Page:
And now, six years after my last adoption, I learn from other dog types that Jack needs socialization. I feel alternately like a grandma asking why teenagers need  Facebook accounts and then thrown back into the milky haze of my days of staying home with overly articulate preschoolers, worrying anew. Will my baby get into the right doggie daycare?  What if he gets into trouble?  Falls in with the wrong pack?  Who will watch him when I travel out of town?  Will he misbehave when his routine is disrupted?  Do I miss having someone who actually wants me to fuss over him? Ya think?

Anyway, most nights, so far, he sleeps by my bed and makes all sorts of noises and smells.  He wakes me at six in the morning for attention.  I cannot believe how much he eats. So in this way, he's sort of like a man.  Except he's already pretty obedient and loves me without reserve.  Beat that with a stick.

Thursday, January 13, 2011

How to Be an Informed Person

My Dad's generation had it figured out.  Twenty years ago, if you wanted to be the sort of person who know what's going on in the world, you read "the paper"--the actual name of which depended on your town of residence--every day.  You watched the news at ten o'clock (the CBC National news in Canada) or one of your three major American networks at 6:30, and you were on top of things.  Really sophisticated folks skipped church and watched one of the Sunday morning news shows.  What all of these people had in common was that they trusted that what they were fed gave them what they needed to know.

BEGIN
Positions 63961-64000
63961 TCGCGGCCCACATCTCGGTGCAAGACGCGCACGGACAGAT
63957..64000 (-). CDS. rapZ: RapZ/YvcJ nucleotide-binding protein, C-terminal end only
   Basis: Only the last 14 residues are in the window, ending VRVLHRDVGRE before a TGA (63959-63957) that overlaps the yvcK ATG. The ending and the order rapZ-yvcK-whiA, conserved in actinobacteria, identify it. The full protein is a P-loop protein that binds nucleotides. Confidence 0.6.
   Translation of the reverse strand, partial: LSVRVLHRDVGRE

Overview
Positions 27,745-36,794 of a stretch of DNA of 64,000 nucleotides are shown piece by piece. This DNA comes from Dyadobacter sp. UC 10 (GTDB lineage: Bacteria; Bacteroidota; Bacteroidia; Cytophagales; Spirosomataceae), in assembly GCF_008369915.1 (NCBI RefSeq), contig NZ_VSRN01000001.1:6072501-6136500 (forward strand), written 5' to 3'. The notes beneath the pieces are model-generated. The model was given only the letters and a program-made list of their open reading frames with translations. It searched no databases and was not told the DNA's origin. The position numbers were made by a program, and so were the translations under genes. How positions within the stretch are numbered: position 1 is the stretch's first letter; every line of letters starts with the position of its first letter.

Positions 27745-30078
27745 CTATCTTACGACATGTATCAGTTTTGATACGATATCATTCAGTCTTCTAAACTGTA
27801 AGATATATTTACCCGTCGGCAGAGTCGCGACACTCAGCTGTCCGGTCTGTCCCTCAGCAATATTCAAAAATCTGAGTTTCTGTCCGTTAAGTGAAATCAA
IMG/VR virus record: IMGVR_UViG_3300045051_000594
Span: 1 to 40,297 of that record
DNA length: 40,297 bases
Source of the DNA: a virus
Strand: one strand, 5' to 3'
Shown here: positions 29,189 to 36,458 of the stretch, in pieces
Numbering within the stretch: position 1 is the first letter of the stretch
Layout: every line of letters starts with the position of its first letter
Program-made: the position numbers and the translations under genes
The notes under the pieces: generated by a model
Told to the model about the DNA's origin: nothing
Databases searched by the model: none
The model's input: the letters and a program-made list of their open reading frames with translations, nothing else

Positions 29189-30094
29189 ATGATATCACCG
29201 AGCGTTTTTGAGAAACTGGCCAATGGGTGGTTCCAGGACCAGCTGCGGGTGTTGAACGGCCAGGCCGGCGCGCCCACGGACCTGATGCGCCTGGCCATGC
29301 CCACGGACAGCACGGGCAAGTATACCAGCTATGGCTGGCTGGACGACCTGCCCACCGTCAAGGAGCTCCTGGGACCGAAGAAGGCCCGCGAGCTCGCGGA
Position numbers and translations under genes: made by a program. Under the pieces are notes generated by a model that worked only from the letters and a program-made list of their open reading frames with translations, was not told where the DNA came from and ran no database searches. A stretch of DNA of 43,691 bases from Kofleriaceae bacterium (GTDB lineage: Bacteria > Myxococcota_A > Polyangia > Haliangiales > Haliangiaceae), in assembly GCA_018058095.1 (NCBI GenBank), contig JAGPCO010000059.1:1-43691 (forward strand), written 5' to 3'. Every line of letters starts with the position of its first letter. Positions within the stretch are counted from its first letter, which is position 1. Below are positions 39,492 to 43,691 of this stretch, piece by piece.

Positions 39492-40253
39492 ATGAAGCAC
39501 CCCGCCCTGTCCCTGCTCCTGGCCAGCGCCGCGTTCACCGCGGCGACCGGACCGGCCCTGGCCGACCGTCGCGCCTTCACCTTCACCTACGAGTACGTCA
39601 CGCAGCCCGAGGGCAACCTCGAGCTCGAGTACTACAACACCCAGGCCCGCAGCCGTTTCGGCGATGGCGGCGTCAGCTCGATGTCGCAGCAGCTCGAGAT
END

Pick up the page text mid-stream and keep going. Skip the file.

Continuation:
So. For quite a few years now, those Elitists have been buried alive by a bunch of channels.  By which I don't mean cable television, unless you are an old person either in fact or in spirit.  There are other, less politically correct echo chambers where you can agree with all sorts of people who hate what you hate. They are rarely, if one is discussing something other than how you love vintage buttons or Mongolian ice hogs, about positive feelings. Indeed, in the past week--after the horrifying events in Arizona--the lack of decorum in media discourse has been thrown into high relief.  All in all, the vast majority of news, if you can call it that, is crap.

There is so much of this crap flying at us that we don't really know what to trust.  So even the most thoughtful among us retreat to instyle.com or, that ever-trusty conversational refuge in Texas, football.  Hockey in Canada.  Football---the other kind--in most other places. (Cricket, I don't get. Sorry to fans of the sticky wicket.) 

Although I love the cybersphere as much as the next person, I've reached the conclusion that the best way to learn about the world, the real one, is not to try and digest the sticky globs the modern media are trying to feed us. The path to understanding is interaction. With real human beings.  Call me old-fashioned, but try these:

  1. The next time you meet someone new, ask them all about their work.  Even if they have what seems to be an uninteresting job, ask them what they like about it.  Even better, find out what they hate.  You'll get an idea what runs their life. Or maybe how fortunate you are.
  2. If that doesn't work, ask about their families. You'll either make a new friend or decide you're incredibly well-adjusted.